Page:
The Nobel Prize in Chemistry 1906
Born: 28 September 1852, Paris, France
Died: 20 February 1907, Paris, France
Affiliation at the time of the award: Sorbonne University, Paris, France
Prize motivation: “in recognition of the great services rendered by him in his investigation and isolation of the element fluorine, and for the adoption in the service of science of the electric furnace called after him”
Prize share: 1/1
Investigations of various salts and minerals during the 19th century led chemists to suspect that there was a previously unknown element with properties that resembled chlorine and iodine. However, it was very difficult to isolate the substance. By developing an ingenious apparatus, Henri Moissan succeeded in producing a stream of gas consisting of the sought-after element—fluoride—in 1886. Moissan also developed a new type of furnace in which an electric arc is used as a source of heat. In the furnace Moissan managed to synthesize microscopic diamonds and other materials.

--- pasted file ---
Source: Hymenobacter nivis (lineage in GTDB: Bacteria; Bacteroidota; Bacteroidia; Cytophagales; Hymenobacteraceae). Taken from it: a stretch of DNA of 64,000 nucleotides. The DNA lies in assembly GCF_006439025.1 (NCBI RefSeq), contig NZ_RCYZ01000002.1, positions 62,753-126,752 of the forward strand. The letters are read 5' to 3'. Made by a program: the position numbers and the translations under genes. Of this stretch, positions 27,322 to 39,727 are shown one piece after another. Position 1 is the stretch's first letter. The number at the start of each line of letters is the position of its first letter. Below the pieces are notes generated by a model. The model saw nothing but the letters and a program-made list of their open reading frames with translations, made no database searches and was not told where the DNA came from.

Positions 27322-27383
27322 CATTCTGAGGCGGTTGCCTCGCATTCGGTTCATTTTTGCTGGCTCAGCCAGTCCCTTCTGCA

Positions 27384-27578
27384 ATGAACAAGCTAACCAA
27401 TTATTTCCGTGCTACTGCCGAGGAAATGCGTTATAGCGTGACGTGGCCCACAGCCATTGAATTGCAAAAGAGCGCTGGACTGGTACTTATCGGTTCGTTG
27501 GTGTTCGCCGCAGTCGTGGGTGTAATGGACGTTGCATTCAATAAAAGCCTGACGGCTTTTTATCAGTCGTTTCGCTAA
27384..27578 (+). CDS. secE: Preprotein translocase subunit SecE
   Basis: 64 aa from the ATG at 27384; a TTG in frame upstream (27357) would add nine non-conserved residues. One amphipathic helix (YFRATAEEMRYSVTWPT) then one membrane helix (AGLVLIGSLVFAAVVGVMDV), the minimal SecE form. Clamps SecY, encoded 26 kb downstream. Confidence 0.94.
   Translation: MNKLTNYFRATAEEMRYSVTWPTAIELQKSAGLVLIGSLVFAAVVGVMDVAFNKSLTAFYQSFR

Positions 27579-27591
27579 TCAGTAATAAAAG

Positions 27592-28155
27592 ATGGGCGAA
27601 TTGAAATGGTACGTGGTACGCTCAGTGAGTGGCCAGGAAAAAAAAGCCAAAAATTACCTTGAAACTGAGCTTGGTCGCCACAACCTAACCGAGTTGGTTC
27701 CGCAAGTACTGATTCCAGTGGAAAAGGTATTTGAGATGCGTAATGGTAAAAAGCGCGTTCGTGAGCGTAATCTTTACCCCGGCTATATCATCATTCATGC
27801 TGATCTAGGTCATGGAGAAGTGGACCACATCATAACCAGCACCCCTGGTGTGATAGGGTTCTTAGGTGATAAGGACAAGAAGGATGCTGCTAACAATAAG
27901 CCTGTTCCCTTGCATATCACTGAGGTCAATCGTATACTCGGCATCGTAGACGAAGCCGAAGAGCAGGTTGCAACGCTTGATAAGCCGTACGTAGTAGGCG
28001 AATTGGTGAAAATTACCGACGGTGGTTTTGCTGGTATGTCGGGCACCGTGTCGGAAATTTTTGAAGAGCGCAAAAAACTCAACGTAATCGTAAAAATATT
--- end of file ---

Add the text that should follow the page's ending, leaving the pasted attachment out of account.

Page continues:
Their work and discoveries range from the Earth’s climate and our sense of touch to efforts to safeguard freedom of expression.
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